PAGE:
President Evo Morales and his party, Movement Towards Socialism (MAS), won a resounding victory last month. This gave the Morales administration a further five-year term to deepen the progress of the past nine years.
I was privileged to take part in a delegation to Bolivia via the New York-based Alberto Lovera Bolivarian Circle. The delegation travelled around the country learning from, and offering solidarity to, the exciting revolutionary processes taking place in Bolivia.
We met with a wide variety of political and social movements, with a particular focus on the issue of food sovereignty.
Since Morales was first elected in 2005, many important social gains have been achieved for Bolivians.
Poverty has been cut by 32%. Education and health care are now free and universal. Wages have risen. The elderly now receive pensions. This is just to name a few changes.
Most impressively, a sense of dignity and power has been returned to the indigenous majority. It was acutely evident that the people are actively shaping the future of the country. They are proud and emboldened by this fact.
Morales is the first indigenous person to become Bolivia's president, and is now set to become the longest serving Bolivian president.
Beyond the president, indigenous representation in power is significant. Examples include a parallel justice system allowing certain legal matters to be resolved at a local level via traditional means.
The acknowledgement of indigenous languages and culture, now taught at an indigenous university. The term “Plurinational State” that Bolivia has officially adopted is by no means a symbolic gesture.
Symbolically, but importantly, women are now seen wearing the traditional bowler hats and skirts while holding powerful government positions ― a huge turn around from previous administrations. “You are not welcome here dressed like that,” was the experience of a female leader upon first entering parliament in 2005.
The role of women in Bolivian politics and social movements is impressive and exciting. We met with various leaders who spoke with infectious passion and confidence.
This seems unique in an otherwise macho society. Today women make up over 50% of members of parliament.
Positions of power are now held by the poor. This allows them to decide on the most appropriate measures for development.
Creative and inclusive policies have been developed to assist the advancement of all of society.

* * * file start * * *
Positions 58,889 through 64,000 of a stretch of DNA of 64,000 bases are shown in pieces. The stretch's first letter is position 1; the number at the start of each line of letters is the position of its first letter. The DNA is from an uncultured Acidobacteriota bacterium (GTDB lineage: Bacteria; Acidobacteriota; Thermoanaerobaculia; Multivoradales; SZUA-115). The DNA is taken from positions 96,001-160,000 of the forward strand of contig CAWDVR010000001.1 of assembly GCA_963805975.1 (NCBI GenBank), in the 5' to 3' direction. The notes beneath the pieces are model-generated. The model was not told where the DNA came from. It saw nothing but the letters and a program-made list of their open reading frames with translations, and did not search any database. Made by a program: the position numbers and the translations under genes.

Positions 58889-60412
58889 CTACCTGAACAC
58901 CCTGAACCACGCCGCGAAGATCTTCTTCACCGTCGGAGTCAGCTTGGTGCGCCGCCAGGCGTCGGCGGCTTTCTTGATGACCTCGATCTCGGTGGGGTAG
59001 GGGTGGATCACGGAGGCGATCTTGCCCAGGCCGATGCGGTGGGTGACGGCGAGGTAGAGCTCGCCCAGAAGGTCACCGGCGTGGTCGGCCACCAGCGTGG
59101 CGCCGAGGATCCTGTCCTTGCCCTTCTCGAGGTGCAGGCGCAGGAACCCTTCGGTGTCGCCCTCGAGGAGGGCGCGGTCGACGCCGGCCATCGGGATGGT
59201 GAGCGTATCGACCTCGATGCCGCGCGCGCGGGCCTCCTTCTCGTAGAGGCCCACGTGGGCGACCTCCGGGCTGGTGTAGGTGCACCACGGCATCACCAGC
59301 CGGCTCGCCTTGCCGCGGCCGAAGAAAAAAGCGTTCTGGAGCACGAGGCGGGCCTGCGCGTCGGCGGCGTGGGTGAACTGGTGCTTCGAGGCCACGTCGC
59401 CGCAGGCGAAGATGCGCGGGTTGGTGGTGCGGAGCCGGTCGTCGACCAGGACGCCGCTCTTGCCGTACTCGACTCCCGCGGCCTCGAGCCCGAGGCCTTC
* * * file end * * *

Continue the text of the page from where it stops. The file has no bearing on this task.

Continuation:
Visiting coca farms in the tropical Chapare region, it was immediately evident that US government allegations that Bolivia is doing nothing about drug production are unfounded.
Coca is a plant traditionally used by Bolivia's indigenous people, for whom it is culturally significant. However, it can also be manufactured into cocaine, leading the US to push for its eradication.
Under the MAS government, coca production has been reduced. The farmers are legally allowed to grow a coca plot that is 40 square metres in size. This enables coca farmers to earn a living, but also encourages diversification of their crops and land use.
Coca leaves are then sold through the regulated Coca Federation to meet domestic needs.
Such regulations allow the poor farmers ― living in mud huts with modern technology often limited to a light bulb, a television and a mobile phone (hardly the requirements for drug manufacturing) ― to make a modest living.
This is a far cry from the complete failure of US-backed drug enforcement of the past, which in the name of the “war on drugs” removed poor farmers from their lands and led to significant bloodshed.
Under these restrictions, the government is able to prosecute those who grow coca outside of the established parameters, while allowing Bolivian farmers to legally produce a product that has been used for thousands of years in the region.
On Election day, October 12, the streets of the capital La Paz were transformed into a playground. Skateboards, bikes, football games and alfresco dining reclaimed the bitumen.
Electoral laws do not allow the sale of alcohol or the use of private cars on election day, giving the usually chaotic city a charming calm.
Early in the evening, thousands of sober MAS supporters flocked to the Presidential Palace in Murillo Square, singing and dancing.
At 9pm, Morales, flanked by Vice-President Alvaro Garcia Linera and other companeros, appeared on the balcony to address the faithful and claim a resounding victory with more than 60% of the vote.
The elections gave a formal endorsement to deepen the revolution for five more years. The band played and opportunistic vendors were selling beer before the fireworks had stopped.
In 1781, the Spanish dismembered Bolivian freedom fighter Tupac Katari in Murillo Square. His parting prophecy was: “They will only kill me, but I will return and it will be in the millions.”
There are now more than 1 million people on the mountains surrounding La Paz. They have returned and, once more, they have spoken.
The people have halted 500 years of imperial dominance. They can now catch the newly built government cable cars down into the city.
[Tyson Baird is a solidarity activist who lives in Adelaide. Baird is one of the speakers at a report back on the Bolivian tour in Adelaide on Thurs, Nov 27 at 6pm at the Adelaide Activist Centre (Room 208, 95 Currie Street).]